As your parents, members of the clergy, and various talking anthropomorphic cartoon animals taught you while you were growing up, illegal drugs are dangerous. But what they may have not told you is that some of the mostnotorious illegal drugs in the world — like heroin, cocaine, and methamphetamine — were once not only legal; they were, in fact, key ingredients in many common household products, over-the-counter medicines, and doctor-prescribed health remedies. Plenty of substances that we would now consider hard drugs — to be used only by rock stars in films documenting the perils of fame — were once considered not only wholesome and helpful, but safe for children. Little Johnny keeping you up all night with his coughing? A spoonful of heroin cough syrup will clear him right up! Why, look at little Johnny now! He’s not only feeling less congested; he just invented free jazz!
Though it’s easy to laugh at a past where people thought drugs that made you pass out or stay up all night counting carpet fibers could possibly be good for you, our societal history of accidentally consuming serious drugs is a bracing reminder of how much we’re still learning about how the human brain and body operate. Hell, some of our parents were probably already alive back when cigarettes were considered healthy. Who knows what products we consume with abandon today will horrify our children? Only time will tell (I mean, it’s going to be soda, mark my words).
So, in honor of the fact that sometimes it takes us a few tries to get health science right, here are the histories of five serious illegal drugs that were created to make us healthier.
Originally Created As: An anesthetic
Though South Americans had been chewing coca leaves for energy and endurance for centuries, cocaine as we know it didn’t exist until 1880, when pharmaceutical companies began marketing a concentrated formula of coca called “cocaine hydrochloride” — a topical surgical anesthetic that just happened to be hundreds of times more stimulating than natural coca.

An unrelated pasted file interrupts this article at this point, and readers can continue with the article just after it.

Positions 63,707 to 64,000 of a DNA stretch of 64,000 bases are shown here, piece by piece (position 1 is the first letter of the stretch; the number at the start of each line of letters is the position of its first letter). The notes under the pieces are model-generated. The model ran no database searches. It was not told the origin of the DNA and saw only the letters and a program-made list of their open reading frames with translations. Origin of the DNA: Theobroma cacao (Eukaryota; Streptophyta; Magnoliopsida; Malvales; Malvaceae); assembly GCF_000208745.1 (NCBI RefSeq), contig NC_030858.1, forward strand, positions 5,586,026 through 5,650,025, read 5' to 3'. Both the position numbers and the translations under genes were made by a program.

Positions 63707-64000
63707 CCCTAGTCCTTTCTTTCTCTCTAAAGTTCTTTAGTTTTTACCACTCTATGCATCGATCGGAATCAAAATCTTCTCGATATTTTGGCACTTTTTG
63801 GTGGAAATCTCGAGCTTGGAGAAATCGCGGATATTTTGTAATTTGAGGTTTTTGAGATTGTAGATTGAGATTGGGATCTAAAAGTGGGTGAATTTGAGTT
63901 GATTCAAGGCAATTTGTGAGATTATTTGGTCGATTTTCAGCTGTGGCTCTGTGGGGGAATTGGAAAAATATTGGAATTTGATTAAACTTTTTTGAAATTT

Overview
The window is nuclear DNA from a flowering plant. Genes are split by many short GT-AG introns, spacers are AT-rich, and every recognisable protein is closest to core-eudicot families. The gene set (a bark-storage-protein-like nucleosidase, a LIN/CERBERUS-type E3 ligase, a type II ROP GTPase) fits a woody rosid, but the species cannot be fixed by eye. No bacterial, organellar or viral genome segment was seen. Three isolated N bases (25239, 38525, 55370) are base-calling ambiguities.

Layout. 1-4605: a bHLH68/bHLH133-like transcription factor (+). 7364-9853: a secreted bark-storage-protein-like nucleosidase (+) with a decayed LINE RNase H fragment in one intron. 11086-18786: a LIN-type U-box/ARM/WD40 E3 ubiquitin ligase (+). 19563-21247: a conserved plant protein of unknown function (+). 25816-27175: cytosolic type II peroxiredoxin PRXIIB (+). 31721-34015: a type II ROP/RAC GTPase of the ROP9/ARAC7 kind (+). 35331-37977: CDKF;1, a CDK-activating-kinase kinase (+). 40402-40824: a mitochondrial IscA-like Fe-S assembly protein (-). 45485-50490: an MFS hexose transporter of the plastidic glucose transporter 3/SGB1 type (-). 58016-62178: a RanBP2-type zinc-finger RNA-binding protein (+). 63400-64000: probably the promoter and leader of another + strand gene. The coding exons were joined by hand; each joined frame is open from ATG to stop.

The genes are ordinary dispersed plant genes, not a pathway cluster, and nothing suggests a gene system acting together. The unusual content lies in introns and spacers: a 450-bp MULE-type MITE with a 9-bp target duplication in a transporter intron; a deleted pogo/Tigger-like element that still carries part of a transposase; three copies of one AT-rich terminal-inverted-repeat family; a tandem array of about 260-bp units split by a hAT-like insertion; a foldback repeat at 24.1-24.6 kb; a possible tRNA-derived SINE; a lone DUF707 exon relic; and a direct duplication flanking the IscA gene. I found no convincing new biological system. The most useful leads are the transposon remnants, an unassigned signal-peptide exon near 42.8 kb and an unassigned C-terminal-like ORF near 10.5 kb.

Cocaine’s non-anesthetic properties soon caught on, and the drug — which was considered a harmless “wonder drug” suitable for fixing problems from stomach aches to depression — picked up many devotees, including a young Sigmund Freud. Freud’s 1884 work “Uber Coca” was his first major published work, and, in typical cokehead fashion, makes all kinds of wild jumps in logic — like claiming that cocaine can cure alcoholism. Yup, all alcoholics need is a little cocaine to set them straight!
During its heyday around the turn of the twentieth century, cocaine was added to products from coca margarine to coca wine to coca soda. Cocaine was banned for all non-medical use in 1914, but is still used as a surgical anesthetic on occasion, which is probably why your friends who go to med school are so chipper (kidding!)(mostly!)
Albert Hoffman, the “father of LSD,” was just a humble Swiss pharmaceutical scientist looking for a drug that could stimulate the breathing and circulation of sick, emaciated medical patients in 1938, when he accidentally synthesized LSD for the first time. Like a lot of new medicines, it never really went anywhere, and Hoffman shelved it. Five years later, Hoffman dug the drug out and examined it anew, accidentally touching it and thereby becoming the first person to, as pharmaceutical scientists would phrase it, “trip balls.” The drug was never marketed as a medicine for extremely sick medical patients, and I think we can all agree that that was pretty lucky.
In 1949, Hoffman’s drug company, Sandoz, brought LSD to the U.S., where it was used by researchers to help replicate the effects of mental psychosis in a clinical setting. Throughout the ’50s, many American psychoanalysts and thinkers, like Sandy Cohen and Aldous Huxley, believed that LSD could help cure people of their neuroses, deal with difficult memories, or become more creative, and performed their own LSD trials. Dr. Mortimer Hoffman opened an office called the Psychiatric Institute of Beverly Hills in the late ’50s, where he sold hits of acid to movie stars like Cary Grant for $100 a pop.Alcoholics Anonymous founder Bill Wilson believed that the drug could induce a spiritual experience that could help addicts and alcoholics get clean, and several researchers reported great success in using LSD to get alcoholics to stop drinking.